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Reflected Light and Photographic Images

Ian DeGruchy/Dennis Del Favero

Gael Newton

Originally published by the NGA 1994

Exhibition: reflected light and photographic images in the contemporary australian gallery, 3 september-30 october 1994

Del Favero
Linea di fuoco, 1987, installation by Dennis Del Favero, Australia  born 1953


Most of the photography seen in galleries is in the form of modest sized prints hung on the walls. Over the last decade impressively large colour prints have been particularly favoured by younger artists, but few works embrace the use of projected light images such as the familiar 35mm slide. Like Proteus of ancient Greek myth (who was able to assume different forms), slides seemingly change the scale of the subject at will and so mesmerise the audience.

As part of this year's Canberra Theatre Festival, the National Gallery is showing two installations using projected images; as well there will be a group of works using reflected light.

One of the installations, by Melbourne artist Ian DeGruchy, uses only slides. De Gruchy specialises in the transformation of whole buildings by giant projected transparencies. This will be shown in the Fairfax Theatre.

The second installation will be in the Australian Galleries: it was first mounted in 1987 by Italo-Australian artist, Dennis Del Favero—a collaboration between FILEF (Federation of Italian Migrants and their Families) and audio designer Paul Charlier and others. Linea di fuoco (Line of fire) is a multi-media installation comprising mural-sized groups of black and white photographs as well as projected colour slides with audio track.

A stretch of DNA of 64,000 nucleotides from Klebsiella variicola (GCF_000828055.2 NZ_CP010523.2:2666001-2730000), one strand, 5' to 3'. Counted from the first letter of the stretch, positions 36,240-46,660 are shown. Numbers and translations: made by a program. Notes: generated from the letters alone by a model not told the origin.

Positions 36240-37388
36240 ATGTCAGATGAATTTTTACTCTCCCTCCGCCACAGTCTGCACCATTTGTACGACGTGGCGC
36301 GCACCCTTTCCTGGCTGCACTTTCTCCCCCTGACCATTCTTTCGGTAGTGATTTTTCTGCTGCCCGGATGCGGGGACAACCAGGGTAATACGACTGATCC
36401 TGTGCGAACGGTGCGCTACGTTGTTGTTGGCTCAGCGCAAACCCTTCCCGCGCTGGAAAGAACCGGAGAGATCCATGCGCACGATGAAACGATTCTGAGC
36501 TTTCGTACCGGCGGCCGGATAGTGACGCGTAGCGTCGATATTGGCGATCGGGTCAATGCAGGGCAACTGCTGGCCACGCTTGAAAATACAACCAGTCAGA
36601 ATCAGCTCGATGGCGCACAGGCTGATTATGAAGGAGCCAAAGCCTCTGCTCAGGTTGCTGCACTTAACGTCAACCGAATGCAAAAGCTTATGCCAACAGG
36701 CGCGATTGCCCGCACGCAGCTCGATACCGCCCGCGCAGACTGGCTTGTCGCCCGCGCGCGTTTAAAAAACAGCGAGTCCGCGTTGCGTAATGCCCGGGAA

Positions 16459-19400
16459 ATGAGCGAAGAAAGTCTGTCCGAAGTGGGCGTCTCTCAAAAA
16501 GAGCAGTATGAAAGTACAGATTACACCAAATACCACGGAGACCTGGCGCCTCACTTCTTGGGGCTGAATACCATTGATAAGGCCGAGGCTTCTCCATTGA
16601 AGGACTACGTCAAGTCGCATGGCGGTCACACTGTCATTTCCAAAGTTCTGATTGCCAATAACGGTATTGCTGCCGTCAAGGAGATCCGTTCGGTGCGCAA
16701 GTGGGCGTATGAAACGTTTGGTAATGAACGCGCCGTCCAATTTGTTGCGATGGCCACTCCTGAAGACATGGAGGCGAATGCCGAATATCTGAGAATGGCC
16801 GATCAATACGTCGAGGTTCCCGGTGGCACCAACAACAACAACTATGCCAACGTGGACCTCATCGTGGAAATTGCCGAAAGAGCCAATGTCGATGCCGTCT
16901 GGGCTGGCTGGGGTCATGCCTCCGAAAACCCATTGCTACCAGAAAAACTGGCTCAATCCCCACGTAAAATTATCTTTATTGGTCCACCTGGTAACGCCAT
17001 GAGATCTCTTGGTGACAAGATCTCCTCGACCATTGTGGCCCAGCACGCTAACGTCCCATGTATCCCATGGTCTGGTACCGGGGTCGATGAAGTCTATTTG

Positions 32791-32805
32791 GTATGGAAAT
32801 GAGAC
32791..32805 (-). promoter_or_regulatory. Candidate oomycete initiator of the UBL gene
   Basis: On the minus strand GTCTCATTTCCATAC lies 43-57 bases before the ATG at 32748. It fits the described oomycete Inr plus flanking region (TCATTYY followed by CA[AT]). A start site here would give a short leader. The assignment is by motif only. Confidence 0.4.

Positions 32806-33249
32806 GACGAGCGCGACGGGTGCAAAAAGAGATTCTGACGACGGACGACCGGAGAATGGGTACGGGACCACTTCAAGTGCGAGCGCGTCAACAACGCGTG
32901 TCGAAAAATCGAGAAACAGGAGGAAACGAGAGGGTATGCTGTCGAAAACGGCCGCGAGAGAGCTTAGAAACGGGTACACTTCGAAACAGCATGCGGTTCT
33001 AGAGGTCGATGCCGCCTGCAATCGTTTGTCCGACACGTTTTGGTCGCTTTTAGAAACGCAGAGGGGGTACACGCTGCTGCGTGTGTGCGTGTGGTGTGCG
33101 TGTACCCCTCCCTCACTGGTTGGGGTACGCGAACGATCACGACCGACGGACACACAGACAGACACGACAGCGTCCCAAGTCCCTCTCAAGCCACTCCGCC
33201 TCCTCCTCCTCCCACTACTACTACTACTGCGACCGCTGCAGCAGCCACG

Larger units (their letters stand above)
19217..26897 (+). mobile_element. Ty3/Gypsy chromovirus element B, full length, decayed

The elements of the work are assembled in a mysterious interrogation room complete with table, projectors, recorders and other paraphernalia of surveillance. A fragmented, jagged narrative unfolds, which slowly reveals itself through secret surveillance photos and bugged tapes: of a love affair between Laura, an Italian migrant, and David, a Vietnam veteran pilot. Both are living in Australia; and both are suspected security risks.

Linea di fuoco is experienced as multi­dimensional time travel between images of a kind of Purgatory that might illustrate Dante's journey; popular Italian foto-romanze; Hollywood sci-fi; European movie classics; photojournalism and TV news.

At the time Linea di fuoco was made, the American bases at Pine Gap and the proposed Australia Card were topical issues seeming to herald a future in which everyone would be always under surveillance and in the line of fire.

Gael Newton

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